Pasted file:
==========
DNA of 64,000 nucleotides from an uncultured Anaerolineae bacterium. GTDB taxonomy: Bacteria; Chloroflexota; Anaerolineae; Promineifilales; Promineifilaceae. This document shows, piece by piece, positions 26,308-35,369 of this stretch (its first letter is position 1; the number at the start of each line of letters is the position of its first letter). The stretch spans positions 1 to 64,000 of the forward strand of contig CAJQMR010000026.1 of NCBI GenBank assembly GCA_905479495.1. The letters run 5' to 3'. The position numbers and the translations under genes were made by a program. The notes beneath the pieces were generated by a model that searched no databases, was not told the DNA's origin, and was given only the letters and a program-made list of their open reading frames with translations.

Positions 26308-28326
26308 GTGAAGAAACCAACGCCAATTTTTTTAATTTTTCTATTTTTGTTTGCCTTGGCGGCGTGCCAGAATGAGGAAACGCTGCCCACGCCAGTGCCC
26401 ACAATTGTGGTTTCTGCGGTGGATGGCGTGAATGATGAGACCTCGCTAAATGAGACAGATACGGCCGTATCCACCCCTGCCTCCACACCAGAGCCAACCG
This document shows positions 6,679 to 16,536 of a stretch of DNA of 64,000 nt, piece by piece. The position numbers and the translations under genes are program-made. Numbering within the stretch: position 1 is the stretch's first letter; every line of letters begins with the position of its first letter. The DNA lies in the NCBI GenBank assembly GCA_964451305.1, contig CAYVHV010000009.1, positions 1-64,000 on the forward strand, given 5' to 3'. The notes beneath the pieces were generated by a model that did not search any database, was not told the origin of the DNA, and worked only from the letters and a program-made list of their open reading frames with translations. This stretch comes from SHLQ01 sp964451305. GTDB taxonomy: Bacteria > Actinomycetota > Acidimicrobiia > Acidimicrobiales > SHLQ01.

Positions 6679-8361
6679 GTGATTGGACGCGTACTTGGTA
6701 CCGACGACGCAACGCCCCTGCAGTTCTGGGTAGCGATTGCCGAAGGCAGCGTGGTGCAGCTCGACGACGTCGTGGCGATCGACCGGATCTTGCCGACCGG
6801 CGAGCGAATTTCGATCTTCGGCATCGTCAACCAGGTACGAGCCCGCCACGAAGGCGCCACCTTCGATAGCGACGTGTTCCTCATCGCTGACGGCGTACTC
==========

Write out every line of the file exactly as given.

DNA of 64,000 nucleotides from an uncultured Anaerolineae bacterium. GTDB taxonomy: Bacteria; Chloroflexota; Anaerolineae; Promineifilales; Promineifilaceae. This document shows, piece by piece, positions 26,308-35,369 of this stretch (its first letter is position 1; the number at the start of each line of letters is the position of its first letter). The stretch spans positions 1 to 64,000 of the forward strand of contig CAJQMR010000026.1 of NCBI GenBank assembly GCA_905479495.1. The letters run 5' to 3'. The position numbers and the translations under genes were made by a program. The notes beneath the pieces were generated by a model that searched no databases, was not told the DNA's origin, and was given only the letters and a program-made list of their open reading frames with translations.

Positions 26308-28326
26308 GTGAAGAAACCAACGCCAATTTTTTTAATTTTTCTATTTTTGTTTGCCTTGGCGGCGTGCCAGAATGAGGAAACGCTGCCCACGCCAGTGCCC
26401 ACAATTGTGGTTTCTGCGGTGGATGGCGTGAATGATGAGACCTCGCTAAATGAGACAGATACGGCCGTATCCACCCCTGCCTCCACACCAGAGCCAACCG
This document shows positions 6,679 to 16,536 of a stretch of DNA of 64,000 nt, piece by piece. The position numbers and the translations under genes are program-made. Numbering within the stretch: position 1 is the stretch's first letter; every line of letters begins with the position of its first letter. The DNA lies in the NCBI GenBank assembly GCA_964451305.1, contig CAYVHV010000009.1, positions 1-64,000 on the forward strand, given 5' to 3'. The notes beneath the pieces were generated by a model that did not search any database, was not told the origin of the DNA, and worked only from the letters and a program-made list of their open reading frames with translations. This stretch comes from SHLQ01 sp964451305. GTDB taxonomy: Bacteria > Actinomycetota > Acidimicrobiia > Acidimicrobiales > SHLQ01.

Positions 6679-8361
6679 GTGATTGGACGCGTACTTGGTA
6701 CCGACGACGCAACGCCCCTGCAGTTCTGGGTAGCGATTGCCGAAGGCAGCGTGGTGCAGCTCGACGACGTCGTGGCGATCGACCGGATCTTGCCGACCGG
6801 CGAGCGAATTTCGATCTTCGGCATCGTCAACCAGGTACGAGCCCGCCACGAAGGCGCCACCTTCGATAGCGACGTGTTCCTCATCGCTGACGGCGTACTC